The repairs, affecting over 140,000 cars, could cost Chevy upwards of $2 billion.

GM-owned car manufacturer Chevrolet has issued a nationwide recall for all of its Bolt electric vehicles after numerous reports of batteries catching fire spontaneously.

Over the weekend, General Motors announced the recall would affect all Bolt models spanning from 2017 to 2022.

“As part of GM’s commitment to safety, experts from GM and LG have identified the simultaneous presence of two rare manufacturing defects in the same battery cell as the root cause of battery fires in certain Chevrolet Bolt EVs,” the company announced.

The repairs, affecting over 140,000 cars, could cost Chevy upwards of $2 billion, and comes after 8 vehicles reportedly caught fire.

Squaring off with Tesla, the Bolt received praise when it hit the scene as one of Chevy’s first electric vehicles, receiving MotorTrend Magazine’s coveted 2017 Car of the Year, as well as appearing in Time Magazine’s list of 25 Best Inventions of 2016.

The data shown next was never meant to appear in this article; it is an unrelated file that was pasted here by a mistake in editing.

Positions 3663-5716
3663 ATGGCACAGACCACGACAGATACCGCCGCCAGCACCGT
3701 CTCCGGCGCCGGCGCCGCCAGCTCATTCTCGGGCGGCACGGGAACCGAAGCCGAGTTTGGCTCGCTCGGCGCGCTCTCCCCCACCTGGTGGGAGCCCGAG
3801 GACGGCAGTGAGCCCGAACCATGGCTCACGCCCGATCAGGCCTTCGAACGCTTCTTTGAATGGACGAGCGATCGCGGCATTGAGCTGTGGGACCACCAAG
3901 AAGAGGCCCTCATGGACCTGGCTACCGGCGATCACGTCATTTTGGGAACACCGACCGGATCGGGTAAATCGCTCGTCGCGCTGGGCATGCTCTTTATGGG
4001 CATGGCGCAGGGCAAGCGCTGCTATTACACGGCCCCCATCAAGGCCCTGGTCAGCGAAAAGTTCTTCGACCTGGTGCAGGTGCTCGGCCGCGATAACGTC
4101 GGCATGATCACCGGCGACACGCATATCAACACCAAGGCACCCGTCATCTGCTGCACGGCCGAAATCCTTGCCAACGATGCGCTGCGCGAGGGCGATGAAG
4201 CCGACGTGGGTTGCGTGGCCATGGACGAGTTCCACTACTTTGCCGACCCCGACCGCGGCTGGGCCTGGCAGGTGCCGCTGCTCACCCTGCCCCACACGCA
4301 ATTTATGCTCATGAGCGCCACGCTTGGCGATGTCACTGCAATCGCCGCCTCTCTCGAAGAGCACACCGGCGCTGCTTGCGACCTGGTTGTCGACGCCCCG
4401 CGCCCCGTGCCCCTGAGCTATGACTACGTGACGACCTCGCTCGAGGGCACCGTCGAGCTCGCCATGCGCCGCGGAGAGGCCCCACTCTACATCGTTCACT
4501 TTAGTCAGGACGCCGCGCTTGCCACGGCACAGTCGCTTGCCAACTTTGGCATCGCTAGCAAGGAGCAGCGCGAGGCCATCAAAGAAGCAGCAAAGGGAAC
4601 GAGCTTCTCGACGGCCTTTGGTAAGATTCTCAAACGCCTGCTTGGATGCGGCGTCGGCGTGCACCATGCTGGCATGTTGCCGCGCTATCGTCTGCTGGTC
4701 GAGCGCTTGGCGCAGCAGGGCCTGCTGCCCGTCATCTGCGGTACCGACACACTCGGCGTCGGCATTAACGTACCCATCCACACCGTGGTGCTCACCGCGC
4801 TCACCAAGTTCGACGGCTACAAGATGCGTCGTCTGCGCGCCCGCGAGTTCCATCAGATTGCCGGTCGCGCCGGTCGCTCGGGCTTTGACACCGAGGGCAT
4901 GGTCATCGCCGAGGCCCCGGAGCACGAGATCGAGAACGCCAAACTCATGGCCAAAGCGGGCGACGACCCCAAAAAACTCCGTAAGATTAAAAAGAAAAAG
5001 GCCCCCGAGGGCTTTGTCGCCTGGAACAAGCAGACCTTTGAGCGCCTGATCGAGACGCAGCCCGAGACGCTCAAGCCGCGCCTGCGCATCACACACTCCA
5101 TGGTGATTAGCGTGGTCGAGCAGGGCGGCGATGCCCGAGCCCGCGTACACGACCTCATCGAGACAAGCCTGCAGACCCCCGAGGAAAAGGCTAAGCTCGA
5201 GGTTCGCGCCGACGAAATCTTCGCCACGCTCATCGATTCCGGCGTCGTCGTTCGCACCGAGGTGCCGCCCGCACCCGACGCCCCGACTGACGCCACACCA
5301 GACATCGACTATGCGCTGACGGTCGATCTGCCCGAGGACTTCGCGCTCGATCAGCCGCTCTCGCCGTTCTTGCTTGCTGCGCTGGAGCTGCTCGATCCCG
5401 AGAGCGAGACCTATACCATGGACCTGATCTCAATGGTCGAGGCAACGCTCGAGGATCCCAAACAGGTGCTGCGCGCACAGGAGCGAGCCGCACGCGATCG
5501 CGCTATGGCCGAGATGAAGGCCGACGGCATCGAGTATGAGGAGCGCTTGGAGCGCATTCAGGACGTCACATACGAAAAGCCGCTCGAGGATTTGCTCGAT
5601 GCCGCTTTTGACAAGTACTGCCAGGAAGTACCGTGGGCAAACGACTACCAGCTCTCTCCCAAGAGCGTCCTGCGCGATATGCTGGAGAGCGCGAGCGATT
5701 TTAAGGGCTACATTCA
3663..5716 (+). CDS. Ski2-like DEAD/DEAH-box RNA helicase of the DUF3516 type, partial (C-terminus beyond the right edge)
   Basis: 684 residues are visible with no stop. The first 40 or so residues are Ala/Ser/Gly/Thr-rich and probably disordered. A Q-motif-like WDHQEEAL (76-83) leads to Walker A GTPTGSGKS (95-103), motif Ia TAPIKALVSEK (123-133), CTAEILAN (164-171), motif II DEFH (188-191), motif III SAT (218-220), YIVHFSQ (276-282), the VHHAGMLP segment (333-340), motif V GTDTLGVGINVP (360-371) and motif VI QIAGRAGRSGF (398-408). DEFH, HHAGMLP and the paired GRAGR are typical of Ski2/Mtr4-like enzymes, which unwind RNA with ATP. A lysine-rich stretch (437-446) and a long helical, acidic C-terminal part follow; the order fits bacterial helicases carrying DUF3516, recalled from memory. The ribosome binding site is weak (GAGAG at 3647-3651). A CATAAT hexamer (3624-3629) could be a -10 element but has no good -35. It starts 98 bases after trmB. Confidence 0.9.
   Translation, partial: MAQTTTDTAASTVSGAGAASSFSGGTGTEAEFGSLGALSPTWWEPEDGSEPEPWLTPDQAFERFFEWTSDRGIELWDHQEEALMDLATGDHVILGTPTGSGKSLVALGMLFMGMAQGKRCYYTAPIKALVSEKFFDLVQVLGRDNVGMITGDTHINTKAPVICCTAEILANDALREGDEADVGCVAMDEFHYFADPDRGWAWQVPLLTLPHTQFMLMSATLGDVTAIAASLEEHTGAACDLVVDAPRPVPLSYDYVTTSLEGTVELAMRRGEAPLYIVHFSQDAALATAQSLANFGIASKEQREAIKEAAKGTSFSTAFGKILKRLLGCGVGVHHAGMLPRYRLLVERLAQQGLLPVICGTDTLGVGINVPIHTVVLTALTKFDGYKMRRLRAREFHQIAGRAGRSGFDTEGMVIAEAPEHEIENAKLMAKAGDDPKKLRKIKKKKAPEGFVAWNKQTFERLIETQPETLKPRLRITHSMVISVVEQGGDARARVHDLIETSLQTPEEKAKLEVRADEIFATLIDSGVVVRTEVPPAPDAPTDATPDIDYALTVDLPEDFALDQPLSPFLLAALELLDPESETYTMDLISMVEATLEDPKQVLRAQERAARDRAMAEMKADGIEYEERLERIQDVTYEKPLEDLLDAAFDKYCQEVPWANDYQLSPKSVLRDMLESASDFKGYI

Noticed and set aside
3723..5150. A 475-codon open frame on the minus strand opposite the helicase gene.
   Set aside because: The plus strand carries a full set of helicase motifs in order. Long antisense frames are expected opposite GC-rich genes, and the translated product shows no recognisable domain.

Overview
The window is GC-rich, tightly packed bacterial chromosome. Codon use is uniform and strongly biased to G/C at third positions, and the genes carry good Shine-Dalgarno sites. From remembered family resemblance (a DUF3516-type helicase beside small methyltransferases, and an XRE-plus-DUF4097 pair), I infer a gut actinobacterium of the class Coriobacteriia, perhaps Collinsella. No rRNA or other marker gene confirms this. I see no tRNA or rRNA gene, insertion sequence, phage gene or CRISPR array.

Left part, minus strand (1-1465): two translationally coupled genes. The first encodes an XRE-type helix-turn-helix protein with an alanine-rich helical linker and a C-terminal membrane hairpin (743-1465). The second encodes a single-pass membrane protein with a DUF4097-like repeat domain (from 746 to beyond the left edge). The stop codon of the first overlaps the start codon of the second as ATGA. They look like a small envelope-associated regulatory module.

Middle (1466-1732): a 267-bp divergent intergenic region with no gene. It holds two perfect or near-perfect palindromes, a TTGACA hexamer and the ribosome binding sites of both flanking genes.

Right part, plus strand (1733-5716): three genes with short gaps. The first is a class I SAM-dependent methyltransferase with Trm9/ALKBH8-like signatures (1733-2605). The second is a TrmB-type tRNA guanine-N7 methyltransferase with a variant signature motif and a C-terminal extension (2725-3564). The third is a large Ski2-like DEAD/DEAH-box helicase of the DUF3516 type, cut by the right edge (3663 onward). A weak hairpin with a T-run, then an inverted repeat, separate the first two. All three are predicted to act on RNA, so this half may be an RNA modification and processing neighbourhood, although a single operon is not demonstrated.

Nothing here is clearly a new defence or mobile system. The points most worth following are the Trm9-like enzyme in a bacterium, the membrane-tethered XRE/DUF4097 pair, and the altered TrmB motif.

The mid-priced vehicle boasted long road trips of more than 200 miles on a single charge and tank of gas.

However, many Bolt owners have seen their green investments go up in flames.

After the costly recall, time will tell if General Motors will proceed with its reported plans to exclusively release only electric vehicles by 2035.